Course Overview

The high school years are a time of self-discovery. You’re figuring out who you are, where you’re going, and what you want to do with your life. In this course, you will learn how writing can assist you in this process, and you will come away with a virtual toolbox of skills that you can take with you wherever you go, as well as artifacts of your process: a portfolio of your stories, an ideas journal, a vision board, and a plan of action for your future.

We are neurobiologically hardwired to make meaning out of our lives through personal narratives. When something happens to us, our brain wants to make sense of it through story. These stories we tell ourselves shape our identities – they influence how we feel about ourselves, others, and the world around us. From broader cultural stories passed down through generations that teach us what is expected of us as part of a larger group – to personal narratives that shape our individual identities. Storytelling is an integral part of our lives. This course is about becoming aware of these stories, and taking charge of them, so that you can live a purpose-driven life that is fulfilling and personally meaningful.

By the end of this pre-college course, you will not only have explored this concept of storytelling and identity (or what’s called “narrative identity theory”), but you will have also applied it by writing your own story (past, present and future) and creating a vision for yourself – a blueprint for your life that gives you direction, meaning and purpose.

Through a combination of synchronous and asynchronous online learning, you will have lots of opportunities to think about your place in the world while using writing (storytelling and personal narratives) to get you there – all while becoming proficient at using Blackboard, Syracuse University’s online learning tool, and learning to interact, communicate and collaborate in an online classroom.

All students who successfully complete the course will receive a Certificate of Completion and have the opportunity to request a Syracuse University noncredit transcript.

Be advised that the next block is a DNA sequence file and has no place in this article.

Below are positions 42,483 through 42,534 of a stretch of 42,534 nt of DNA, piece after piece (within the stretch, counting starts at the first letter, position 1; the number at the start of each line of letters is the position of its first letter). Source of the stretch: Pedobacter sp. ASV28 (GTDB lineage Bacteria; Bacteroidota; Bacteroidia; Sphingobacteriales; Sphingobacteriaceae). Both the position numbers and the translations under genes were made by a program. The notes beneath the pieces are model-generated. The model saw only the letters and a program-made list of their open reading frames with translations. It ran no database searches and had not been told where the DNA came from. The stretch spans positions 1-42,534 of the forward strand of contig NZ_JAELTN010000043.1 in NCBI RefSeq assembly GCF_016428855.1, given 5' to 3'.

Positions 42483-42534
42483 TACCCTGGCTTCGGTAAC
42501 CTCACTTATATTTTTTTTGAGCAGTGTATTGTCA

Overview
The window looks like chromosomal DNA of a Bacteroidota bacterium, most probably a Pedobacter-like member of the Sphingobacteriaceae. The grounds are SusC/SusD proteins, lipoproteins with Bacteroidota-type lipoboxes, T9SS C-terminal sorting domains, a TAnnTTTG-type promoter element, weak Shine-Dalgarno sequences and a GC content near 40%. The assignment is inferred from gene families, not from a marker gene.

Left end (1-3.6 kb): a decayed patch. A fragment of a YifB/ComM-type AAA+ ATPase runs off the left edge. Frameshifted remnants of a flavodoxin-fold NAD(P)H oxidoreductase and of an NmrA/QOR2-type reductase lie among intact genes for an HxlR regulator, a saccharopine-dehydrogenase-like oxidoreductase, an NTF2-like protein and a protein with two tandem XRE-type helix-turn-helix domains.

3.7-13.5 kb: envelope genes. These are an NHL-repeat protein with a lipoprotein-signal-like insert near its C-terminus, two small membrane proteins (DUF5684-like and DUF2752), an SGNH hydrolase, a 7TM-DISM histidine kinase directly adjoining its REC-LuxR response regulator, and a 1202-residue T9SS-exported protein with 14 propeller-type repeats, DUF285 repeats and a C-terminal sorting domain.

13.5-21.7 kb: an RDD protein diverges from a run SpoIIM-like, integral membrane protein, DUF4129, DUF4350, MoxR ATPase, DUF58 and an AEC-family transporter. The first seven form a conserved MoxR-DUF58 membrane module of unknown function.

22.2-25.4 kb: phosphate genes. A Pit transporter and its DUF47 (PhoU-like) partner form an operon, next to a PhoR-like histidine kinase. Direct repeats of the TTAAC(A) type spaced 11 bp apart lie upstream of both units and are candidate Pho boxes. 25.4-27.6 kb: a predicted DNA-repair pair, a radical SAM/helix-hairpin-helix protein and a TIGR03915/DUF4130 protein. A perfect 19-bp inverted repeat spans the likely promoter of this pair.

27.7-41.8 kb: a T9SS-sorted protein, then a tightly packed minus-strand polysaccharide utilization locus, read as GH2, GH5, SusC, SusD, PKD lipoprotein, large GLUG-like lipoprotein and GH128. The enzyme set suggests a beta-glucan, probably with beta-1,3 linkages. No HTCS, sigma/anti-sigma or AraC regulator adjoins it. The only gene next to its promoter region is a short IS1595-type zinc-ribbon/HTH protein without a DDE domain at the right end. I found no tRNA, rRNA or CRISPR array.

Course Topics

As a result of successful course completion, students will:

  • Understand the theories behind storytelling and identity
  • Apply these theories to their own lives
  • Explore their own identities through writing
  • Develop tools to reflect, process, and make positive meaning out of their life experiences

Course Information

Course Prefix and Number: SCN 068

Format: Online

Eligibility: Students must be of rising high school sophomore, junior, or senior status – or a 2022 high school graduate. 

Credit: Noncredit

Grading: Pass/Fail

Cost: $2,500
Program rates are subject to change and will be approved by the board of trustees. Discounts and scholarships are also available.


Program Information

Summer College – Online: Explore college life before stepping foot on campus! High school students can enroll in a college-level course, pursue their academic interests, and meet likeminded students in daily virtual events and activities.


“The course I enrolled in during Summer College – Online was something that truly took me onto a road of self-discovery. I discovered much about myself and my social behaviors. I am extremely thankful for the personal and educational view Syracuse’s Summer College has granted me, and I would love for others to experience the same. “